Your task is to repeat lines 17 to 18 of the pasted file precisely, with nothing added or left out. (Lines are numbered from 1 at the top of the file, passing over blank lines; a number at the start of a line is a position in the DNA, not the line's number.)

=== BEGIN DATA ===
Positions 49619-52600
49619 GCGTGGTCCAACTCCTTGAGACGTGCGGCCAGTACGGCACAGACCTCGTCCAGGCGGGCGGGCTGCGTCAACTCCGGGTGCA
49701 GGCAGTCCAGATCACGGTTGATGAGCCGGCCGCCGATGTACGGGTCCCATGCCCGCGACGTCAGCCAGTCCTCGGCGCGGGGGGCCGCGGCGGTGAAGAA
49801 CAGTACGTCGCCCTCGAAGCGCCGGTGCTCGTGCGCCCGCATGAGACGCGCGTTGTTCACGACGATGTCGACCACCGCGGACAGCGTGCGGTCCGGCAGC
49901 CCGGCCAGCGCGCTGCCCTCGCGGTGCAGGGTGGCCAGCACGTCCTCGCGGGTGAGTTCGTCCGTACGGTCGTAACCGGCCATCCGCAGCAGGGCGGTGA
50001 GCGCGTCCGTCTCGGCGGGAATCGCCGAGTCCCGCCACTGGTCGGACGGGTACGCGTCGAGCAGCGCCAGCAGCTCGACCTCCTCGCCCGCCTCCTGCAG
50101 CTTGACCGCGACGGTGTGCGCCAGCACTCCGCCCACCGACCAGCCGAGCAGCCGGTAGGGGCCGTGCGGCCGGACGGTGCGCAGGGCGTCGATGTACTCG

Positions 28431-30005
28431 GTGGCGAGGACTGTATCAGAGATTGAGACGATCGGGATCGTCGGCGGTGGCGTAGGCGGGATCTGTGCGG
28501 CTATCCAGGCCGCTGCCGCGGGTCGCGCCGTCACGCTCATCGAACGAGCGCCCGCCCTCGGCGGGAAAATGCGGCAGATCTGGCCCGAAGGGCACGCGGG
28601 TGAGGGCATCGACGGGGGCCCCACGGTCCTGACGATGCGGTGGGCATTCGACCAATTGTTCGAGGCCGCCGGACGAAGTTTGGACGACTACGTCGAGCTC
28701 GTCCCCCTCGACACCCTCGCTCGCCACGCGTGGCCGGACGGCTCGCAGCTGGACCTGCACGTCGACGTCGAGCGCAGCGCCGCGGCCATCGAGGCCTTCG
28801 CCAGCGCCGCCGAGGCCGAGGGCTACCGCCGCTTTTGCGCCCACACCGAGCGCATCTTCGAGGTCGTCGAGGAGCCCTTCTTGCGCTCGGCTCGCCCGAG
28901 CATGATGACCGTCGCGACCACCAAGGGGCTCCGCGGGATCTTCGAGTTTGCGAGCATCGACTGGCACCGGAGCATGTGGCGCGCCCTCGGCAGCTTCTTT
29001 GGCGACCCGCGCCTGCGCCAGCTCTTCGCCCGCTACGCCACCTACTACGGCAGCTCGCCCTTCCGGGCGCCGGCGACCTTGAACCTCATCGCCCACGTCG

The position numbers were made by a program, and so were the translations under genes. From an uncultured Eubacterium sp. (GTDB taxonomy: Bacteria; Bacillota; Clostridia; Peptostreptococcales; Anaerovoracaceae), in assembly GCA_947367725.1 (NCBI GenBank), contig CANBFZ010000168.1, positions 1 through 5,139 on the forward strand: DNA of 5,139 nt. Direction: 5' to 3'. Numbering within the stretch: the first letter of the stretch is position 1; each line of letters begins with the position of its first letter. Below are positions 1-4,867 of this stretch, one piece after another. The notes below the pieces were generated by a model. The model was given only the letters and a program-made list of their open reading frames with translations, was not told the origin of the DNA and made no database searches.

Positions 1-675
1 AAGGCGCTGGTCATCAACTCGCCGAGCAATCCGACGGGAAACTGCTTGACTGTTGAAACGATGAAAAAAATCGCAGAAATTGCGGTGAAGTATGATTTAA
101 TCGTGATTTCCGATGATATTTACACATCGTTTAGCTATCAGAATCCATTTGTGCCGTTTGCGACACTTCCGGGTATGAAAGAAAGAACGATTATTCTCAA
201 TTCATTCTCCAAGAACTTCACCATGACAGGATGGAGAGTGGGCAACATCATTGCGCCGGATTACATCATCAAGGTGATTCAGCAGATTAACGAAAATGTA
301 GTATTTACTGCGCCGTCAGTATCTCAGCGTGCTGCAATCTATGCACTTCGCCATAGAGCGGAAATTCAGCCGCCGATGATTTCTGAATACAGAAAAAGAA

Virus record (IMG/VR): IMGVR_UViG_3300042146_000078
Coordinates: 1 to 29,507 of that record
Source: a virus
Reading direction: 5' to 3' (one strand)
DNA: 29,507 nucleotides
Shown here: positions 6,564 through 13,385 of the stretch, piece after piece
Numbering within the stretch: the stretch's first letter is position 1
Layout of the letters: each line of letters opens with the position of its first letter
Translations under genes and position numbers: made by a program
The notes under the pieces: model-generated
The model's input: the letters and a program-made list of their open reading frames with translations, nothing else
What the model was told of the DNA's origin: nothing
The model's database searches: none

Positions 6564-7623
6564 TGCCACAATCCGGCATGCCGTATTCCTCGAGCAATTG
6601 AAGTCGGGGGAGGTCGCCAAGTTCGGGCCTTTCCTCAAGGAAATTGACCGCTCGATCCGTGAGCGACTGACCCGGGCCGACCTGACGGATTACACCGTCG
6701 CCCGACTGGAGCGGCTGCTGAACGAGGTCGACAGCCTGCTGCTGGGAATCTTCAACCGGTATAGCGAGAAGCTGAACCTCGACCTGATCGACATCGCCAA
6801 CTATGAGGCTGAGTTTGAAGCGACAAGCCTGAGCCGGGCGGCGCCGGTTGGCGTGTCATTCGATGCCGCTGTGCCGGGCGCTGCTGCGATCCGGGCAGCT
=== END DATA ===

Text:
Positions 1-675
1 AAGGCGCTGGTCATCAACTCGCCGAGCAATCCGACGGGAAACTGCTTGACTGTTGAAACGATGAAAAAAATCGCAGAAATTGCGGTGAAGTATGATTTAA